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America’s World War I: From Isolation to Engagement and Back Again
March 4 @ 9:15 am - 4:30 pm
A Distinguished Scholar Seminar featuring Gerhard L. Weinberg
2017 marks the one-hundredth anniversary of America’s entry in the greatest world conflict up that that point, World War I. Join distinguished scholar Gerhard Weinberg, whose Adventures in Ideas seminars on World War II have long been among our most popular, as he steps back one generation to cover the conflict that was once known as “The Great War,” and discusses the importance and legacy of the United States’ first intervention in European affairs. Dr. Weinberg will review the transition from American isolationism to military engagement, the conduct of the American military in the war, President Woodrow Wilson’s role in forging the postwar peace settlements, and America’s reversion to its isolationist stance in the interwar period. Participants will come away with a good understanding of how America got involved in the First World War, and how American political resistance to further foreign entanglements ensured there would be another.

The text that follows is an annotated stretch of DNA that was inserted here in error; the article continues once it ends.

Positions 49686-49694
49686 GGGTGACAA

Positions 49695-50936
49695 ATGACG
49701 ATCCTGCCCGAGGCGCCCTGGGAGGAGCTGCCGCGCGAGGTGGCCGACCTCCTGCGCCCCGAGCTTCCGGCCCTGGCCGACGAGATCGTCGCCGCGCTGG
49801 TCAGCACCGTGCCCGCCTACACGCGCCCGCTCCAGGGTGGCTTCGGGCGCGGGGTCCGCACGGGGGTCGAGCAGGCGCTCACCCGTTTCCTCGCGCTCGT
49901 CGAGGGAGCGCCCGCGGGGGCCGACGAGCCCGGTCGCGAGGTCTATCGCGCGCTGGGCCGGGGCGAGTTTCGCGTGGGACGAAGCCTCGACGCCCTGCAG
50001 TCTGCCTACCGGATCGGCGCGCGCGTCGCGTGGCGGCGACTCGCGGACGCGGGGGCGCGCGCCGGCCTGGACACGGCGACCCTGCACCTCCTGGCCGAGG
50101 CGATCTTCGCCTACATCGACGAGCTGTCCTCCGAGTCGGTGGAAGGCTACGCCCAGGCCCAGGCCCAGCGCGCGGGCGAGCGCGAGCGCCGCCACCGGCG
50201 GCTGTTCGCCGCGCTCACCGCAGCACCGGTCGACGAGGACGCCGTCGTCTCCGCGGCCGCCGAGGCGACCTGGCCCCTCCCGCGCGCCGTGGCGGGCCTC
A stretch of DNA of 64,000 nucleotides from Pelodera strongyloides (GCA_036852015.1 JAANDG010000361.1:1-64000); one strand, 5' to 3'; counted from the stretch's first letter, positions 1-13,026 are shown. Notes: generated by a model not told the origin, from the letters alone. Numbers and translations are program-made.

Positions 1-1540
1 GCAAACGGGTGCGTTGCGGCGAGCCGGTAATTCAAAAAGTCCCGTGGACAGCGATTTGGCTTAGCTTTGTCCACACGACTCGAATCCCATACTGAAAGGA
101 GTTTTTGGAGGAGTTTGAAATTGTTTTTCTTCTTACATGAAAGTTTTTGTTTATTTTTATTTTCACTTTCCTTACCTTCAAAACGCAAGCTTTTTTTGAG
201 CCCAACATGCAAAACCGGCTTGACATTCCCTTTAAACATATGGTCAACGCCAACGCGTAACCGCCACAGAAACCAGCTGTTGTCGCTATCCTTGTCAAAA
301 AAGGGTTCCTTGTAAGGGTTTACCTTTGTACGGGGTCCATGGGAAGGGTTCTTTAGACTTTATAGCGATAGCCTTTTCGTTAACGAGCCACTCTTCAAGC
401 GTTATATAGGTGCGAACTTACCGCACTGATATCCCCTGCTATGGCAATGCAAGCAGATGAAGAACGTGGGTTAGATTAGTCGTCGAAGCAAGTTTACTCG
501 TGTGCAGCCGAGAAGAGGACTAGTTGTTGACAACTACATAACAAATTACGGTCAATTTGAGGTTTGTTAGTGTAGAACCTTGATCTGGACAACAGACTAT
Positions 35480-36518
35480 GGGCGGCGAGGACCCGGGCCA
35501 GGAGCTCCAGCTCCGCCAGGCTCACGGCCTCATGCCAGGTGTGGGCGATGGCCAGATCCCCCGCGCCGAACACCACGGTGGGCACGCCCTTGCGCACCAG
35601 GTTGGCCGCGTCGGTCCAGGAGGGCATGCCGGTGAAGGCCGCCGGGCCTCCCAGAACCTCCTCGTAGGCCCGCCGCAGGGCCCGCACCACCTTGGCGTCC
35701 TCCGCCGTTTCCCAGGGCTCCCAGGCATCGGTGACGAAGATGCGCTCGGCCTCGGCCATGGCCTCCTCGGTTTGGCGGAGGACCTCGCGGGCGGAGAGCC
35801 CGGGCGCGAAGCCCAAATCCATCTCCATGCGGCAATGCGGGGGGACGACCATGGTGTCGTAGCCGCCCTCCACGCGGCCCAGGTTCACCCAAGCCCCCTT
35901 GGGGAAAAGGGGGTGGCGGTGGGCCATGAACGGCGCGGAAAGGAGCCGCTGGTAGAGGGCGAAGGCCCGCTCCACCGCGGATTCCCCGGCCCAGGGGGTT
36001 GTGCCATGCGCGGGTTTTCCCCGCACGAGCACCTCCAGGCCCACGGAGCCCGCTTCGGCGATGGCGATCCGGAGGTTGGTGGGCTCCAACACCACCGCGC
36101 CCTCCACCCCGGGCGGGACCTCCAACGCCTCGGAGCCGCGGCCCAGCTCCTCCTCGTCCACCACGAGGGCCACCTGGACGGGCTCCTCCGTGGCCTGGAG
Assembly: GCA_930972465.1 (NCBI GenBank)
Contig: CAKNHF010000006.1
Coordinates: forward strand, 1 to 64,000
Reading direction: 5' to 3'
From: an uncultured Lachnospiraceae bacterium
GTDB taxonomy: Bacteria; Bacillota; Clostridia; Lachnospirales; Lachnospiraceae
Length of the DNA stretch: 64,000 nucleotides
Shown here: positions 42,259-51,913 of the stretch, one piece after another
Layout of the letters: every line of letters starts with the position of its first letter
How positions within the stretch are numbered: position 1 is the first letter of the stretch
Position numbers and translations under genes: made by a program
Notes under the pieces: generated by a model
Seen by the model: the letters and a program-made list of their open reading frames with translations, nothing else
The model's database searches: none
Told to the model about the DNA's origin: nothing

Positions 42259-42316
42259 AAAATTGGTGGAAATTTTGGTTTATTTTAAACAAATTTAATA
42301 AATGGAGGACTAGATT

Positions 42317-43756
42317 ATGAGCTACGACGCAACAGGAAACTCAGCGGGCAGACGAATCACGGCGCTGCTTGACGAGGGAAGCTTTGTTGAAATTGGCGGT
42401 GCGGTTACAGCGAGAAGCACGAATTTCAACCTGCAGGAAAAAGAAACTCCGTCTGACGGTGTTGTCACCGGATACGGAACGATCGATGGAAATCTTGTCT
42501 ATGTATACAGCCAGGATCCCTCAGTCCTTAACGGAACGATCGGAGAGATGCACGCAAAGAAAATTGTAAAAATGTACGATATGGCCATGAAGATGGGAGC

The USA Enters the War
The US Fights the War
The US Helps Make the Peace
The US Stops the Earth and Gets Off.
Gerhard L. Weinberg is the William Rand Kenan, Jr., Professor of History Emeritus. He is the world’s leading scholar of World War II, author of the award-winning global history of the conflict, A World at Arms, and Hitler’s Foreign Policy 1933-1939: The Road to World War II.
DATE & TIME
9:15 a.m. to 4:30 p.m. Saturday, March 4, 2017. The tuition is $125 ($110 by January 20). Tuition for teachers is $62.50 ($55 by January 20). Teachers can also receive a $75 stipend after attending (click here for more information) and 10 contact hours for 1 unit of renewal credit. The optional lunch is $15.00.
For information about lodging click here.
Co-Sponsored by the General Alumni Association.
For information about GAA discounts and other scholarships available to Humanities Program participants, click here.